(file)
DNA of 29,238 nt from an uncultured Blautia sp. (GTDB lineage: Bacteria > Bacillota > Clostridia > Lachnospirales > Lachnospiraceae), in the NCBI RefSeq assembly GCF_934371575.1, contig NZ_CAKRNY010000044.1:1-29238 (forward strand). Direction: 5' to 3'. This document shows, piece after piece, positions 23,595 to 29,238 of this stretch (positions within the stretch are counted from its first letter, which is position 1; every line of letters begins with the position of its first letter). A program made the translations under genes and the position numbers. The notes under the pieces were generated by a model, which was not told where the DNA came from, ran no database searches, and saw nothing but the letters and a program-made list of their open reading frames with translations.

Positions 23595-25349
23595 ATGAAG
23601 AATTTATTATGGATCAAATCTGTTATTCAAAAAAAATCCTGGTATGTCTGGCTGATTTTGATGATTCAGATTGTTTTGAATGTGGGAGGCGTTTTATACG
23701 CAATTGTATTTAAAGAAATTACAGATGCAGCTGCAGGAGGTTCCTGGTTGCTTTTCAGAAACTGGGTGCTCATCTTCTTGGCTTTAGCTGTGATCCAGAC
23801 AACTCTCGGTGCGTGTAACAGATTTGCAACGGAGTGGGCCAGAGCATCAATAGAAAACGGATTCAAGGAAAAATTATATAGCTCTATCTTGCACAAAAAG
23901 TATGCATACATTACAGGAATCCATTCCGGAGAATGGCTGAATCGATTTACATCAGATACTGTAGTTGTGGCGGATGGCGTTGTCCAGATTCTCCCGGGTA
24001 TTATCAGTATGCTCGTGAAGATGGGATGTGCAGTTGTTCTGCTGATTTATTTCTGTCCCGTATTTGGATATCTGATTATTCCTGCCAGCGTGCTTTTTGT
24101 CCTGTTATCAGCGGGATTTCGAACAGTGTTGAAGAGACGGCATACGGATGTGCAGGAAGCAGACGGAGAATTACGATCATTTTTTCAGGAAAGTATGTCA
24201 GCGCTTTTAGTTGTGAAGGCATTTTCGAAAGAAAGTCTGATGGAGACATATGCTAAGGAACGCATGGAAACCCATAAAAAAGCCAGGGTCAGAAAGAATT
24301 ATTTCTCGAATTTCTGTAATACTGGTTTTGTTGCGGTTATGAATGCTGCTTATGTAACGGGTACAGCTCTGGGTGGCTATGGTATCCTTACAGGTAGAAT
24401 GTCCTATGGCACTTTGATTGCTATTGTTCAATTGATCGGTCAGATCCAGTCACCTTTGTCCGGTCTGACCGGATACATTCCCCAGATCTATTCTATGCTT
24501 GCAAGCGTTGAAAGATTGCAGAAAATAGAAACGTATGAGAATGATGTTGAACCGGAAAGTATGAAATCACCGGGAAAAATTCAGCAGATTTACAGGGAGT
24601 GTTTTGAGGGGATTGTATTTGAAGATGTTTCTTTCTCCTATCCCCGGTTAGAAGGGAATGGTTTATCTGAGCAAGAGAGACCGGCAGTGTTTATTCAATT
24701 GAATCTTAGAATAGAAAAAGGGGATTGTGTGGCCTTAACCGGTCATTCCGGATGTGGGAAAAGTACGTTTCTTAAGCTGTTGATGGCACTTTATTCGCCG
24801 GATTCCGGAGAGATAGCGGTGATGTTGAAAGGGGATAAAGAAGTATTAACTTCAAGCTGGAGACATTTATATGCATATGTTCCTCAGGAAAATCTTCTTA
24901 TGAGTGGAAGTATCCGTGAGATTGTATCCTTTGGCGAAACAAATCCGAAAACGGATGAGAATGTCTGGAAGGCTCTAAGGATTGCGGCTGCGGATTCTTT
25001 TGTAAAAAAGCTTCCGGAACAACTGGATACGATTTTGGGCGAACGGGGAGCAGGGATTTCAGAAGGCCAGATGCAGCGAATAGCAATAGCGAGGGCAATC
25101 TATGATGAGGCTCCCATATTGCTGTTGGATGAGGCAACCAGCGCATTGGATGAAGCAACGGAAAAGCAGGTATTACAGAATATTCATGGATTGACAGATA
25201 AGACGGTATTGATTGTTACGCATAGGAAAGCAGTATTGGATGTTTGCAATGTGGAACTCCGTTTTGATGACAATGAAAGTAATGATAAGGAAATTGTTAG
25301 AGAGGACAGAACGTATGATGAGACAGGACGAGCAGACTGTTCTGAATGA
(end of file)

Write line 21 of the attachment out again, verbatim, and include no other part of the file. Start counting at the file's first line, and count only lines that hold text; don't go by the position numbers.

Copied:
25301 AGAGGACAGAACGTATGATGAGACAGGACGAGCAGACTGTTCTGAATGA